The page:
1 Answer | Add Yours
Life of Piand "The Tyger" both have narrators who question why there is violence and fear in the world. In both the novel and the poem, there is a strong religious element, so the questions are directed introspectively but also directed to the universe and/or God. Pi endures a lot of suffering and witnesses graphic violence during his time on the boat. To get through this, he consistently invokes God, and spirituality in general, in order to get some perspective about why must endure such suffering. He sometimes finds solace in the spiritual meaning he comes to accept but there are times when he becomes mired in despair, feeling that perhaps there is no meaning to the violence and suffering he goes through, that it is just one of the cruel realities of nature. Thus, he is in flux between the meaninglessness of suffering in the world and some possible spiritual justification for that suffering, a flux between good and evil.
Consider in Chapter 92, when Pi finds salvation in an island of trees, only to find that the island is a carnivorous trap. "I preferred to set off and perish in search of my own kind than to live a lonely half-life of physical comfort and spiritual death on this murderous island." Initially, the island was salvation but it becomes symbolic of physical and spiritual death. Despite this setback, Pi still doesn't give up on living and he also doesn't give up on spirituality. He leaves this place of spiritual death which means he still believes in spiritual life. However, Pi's experience with all this violence and suffering conflicts with notions of love, spirituality and God. In other words, how could such cruelty exist in a world created, or at least, loved, by a loving God?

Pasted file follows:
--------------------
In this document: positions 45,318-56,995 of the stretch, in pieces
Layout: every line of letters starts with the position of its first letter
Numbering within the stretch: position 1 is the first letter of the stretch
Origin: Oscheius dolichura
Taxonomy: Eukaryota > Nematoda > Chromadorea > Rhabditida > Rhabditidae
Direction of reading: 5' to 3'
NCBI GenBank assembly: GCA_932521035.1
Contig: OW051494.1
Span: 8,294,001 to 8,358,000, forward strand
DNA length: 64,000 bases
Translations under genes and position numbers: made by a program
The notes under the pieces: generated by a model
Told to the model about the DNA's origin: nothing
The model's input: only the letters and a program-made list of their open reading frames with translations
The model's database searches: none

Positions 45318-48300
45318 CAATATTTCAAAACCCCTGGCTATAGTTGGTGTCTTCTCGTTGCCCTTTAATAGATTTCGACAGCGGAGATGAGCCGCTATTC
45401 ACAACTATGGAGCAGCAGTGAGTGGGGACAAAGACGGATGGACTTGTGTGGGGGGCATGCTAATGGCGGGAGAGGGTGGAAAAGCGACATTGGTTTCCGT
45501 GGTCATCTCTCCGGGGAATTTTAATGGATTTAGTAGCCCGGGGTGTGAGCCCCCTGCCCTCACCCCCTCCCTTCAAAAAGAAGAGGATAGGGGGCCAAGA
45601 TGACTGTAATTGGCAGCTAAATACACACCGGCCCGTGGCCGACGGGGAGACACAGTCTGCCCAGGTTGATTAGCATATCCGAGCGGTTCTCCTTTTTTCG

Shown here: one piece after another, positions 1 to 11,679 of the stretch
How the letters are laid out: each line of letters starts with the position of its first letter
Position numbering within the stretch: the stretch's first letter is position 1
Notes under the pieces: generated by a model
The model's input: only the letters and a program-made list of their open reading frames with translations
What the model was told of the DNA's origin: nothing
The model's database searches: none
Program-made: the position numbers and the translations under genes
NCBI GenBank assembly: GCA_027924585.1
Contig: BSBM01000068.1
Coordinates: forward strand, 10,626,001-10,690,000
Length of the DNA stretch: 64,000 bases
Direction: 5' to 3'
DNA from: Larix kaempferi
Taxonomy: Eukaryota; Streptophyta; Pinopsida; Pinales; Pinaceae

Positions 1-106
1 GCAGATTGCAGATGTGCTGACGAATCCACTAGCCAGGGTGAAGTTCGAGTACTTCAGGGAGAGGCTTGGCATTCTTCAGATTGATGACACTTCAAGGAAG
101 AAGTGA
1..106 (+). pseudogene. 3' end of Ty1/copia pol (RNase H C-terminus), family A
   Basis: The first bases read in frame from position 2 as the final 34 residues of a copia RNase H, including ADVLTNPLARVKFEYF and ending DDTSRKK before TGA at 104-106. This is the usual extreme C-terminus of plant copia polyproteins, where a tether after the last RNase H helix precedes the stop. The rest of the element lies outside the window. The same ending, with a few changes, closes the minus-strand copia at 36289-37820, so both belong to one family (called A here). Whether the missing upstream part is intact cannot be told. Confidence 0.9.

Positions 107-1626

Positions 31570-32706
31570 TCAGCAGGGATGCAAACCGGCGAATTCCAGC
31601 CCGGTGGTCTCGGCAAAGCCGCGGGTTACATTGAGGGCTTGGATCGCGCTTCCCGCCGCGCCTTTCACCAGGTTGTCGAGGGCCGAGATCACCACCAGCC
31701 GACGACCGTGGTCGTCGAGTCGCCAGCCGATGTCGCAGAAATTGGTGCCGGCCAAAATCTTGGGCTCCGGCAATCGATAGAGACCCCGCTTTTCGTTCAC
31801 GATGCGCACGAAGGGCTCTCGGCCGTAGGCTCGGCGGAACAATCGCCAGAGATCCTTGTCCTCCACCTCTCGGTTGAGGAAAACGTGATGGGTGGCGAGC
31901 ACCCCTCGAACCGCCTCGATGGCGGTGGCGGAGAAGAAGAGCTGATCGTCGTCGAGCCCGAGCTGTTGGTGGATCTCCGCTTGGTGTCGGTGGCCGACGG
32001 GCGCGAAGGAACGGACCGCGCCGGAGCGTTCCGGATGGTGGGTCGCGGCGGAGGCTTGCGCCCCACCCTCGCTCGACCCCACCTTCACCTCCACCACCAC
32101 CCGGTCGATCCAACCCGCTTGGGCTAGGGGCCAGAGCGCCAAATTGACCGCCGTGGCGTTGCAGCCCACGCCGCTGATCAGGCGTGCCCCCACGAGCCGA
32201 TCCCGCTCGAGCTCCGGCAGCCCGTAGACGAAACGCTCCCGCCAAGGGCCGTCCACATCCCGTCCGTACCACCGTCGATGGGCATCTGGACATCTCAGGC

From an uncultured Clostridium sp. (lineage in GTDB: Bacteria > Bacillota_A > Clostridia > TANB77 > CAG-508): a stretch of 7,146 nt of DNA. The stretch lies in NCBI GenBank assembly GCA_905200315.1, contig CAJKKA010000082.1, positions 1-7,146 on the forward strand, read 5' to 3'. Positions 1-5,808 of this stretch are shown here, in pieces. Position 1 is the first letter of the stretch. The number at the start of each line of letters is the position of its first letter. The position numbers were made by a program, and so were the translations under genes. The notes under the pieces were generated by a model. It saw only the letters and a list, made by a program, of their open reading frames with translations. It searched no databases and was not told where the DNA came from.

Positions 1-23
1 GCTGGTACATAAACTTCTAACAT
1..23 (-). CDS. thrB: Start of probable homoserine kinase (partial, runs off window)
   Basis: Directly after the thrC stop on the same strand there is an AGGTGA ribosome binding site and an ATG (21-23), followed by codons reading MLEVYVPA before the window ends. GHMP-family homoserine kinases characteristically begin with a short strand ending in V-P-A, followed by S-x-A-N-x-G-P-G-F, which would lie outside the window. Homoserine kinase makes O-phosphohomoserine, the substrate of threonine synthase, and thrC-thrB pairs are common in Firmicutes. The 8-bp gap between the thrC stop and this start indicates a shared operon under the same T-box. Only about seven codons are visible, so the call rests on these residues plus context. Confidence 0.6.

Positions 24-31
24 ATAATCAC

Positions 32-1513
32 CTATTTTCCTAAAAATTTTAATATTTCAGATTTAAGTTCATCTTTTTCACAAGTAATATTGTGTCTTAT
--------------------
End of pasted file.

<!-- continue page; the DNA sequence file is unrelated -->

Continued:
In "The Tyger," we have a similar situation. The speaker is asking God or himself the same kinds of questions. "What immortal hand or eye/Could frame they fearful symmetry?" (3-4). What kind of omniscient God could make something so terrifying? The speaker also asks, "Did he smile his work to see?/Did he who made the Lamb make thee?" (19-20). Is the God who made the innocent Lamb the same God who made the violent tyger? "The Tyger" appears in Blake's volume Songs of Innocence and Experience. Going back to Pi, this title is indicative of his journey from innocent child to responsible, questioning adult. Pi begins the novel as the innocent speaker does in "The Tyger" and in "The Lamb," another poem in Blake's volume. Each speaker/narrator questions 'who made you,' 'you' meaning 'violence' or 'evil,' but the speakers are really asking 'why.'
The speaker in "The Tyger" and Pi are both seeking spiritual answers on why there must be suffering and violence in the world. If you trace the development in Songs of Innocence and Experience, it is similar to Pi's understanding that while evil and violence seem spiritually unjustifiable, one must learn about evil (experience) in order to overcome it. Blake is known for paradoxical themes like good an evil.
We’ve answered 319,852 questions. We can answer yours, too.Ask a question